Recruitment matters for House Democrats, who are already aggressively pursuing potential candidates in order to the expand the congressional playing field and put House control in play, Democratic Congressional Campaign Committee Chairman Steve Israel said Wednesday.
"We will win in 2014 in 2013," he said in a briefing for reporters and groups allied with the party.
Israel ticked through a number of internal DCCC recruiting programs which he said would put his party on a strong footing for the mid-term elections. In 2014, the party must net 17 seats to take control of the House.
Among handful of potential candidates he floated: Gwen Graham, the daughter of former Florida governor and Sen. Bob Graham, in Florida's 2nd District, currently held by two-term Republican Rep. Steve Southerland II; and Brendan Mullen, a 2012 nominee who fell short against now-freshman Rep. Jackie Walorski, a Republican, in Indiana's 2nd District. Voters in both districts tend to lean Republican.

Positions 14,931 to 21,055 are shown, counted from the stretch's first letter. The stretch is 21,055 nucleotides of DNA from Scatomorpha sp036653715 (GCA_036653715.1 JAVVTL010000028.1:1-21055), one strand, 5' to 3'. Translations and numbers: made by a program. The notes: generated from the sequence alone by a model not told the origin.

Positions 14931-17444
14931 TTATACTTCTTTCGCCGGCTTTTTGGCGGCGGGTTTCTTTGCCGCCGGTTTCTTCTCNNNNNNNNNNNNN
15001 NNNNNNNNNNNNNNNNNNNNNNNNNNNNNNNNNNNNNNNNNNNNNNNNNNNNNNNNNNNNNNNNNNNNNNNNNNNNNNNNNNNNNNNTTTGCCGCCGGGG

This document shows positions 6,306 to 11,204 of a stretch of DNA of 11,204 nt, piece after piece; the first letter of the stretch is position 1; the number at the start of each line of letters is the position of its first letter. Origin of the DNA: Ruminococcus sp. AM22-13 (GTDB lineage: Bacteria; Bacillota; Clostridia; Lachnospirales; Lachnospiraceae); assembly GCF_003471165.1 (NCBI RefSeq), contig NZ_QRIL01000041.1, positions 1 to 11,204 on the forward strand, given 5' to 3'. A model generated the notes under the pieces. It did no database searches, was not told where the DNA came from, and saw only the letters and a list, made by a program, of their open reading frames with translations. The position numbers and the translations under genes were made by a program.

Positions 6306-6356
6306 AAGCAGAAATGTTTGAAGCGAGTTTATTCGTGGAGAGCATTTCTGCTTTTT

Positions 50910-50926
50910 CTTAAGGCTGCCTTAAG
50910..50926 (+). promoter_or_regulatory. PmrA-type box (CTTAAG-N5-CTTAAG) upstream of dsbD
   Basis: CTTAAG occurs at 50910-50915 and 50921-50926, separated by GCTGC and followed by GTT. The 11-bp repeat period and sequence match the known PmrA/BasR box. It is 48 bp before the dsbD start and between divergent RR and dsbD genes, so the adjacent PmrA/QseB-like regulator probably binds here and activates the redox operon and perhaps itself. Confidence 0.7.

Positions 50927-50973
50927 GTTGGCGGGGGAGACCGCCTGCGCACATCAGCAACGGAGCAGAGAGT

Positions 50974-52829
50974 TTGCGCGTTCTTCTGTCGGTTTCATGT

"We will make 2014 a referendum on the tea party and we will win that referendum by recruiting. deploying and fielding candidates who run as solutionists and problem solvers," Israel said.
The New York lawmaker framed the Democratic agenda as one of "solutions and progress."
In the briefing, held at Democratic National Committee headquarters in Washington, D.C., Israel also emphasized what he described as a technology advantage over the National Republican Congressional Committee, especially in data and targeting. And he said for every inch Republicans move forward in those arenas, Democrats would make a "quantum leap."
"They will not be able to catch up with us," he said. "We are deploying new, exquisite cutting edge targeting and data technologies. We keep them in the Bat Cave downstairs. I could tell you about them, but I’d have to kill you," he said, smiling.
But with all the bullish talk on recruiting and technology, Israel was unwilling to definitively say that the House is in play.
"I'll let you know in a year whether we're going to be north or south of 17 seats," he said.
The NRCC is also aggressively recruiting and a spokesman for that organization said its technology, polling and digital efforts would be strong this cycle.
Abby Livingston contributed to this report.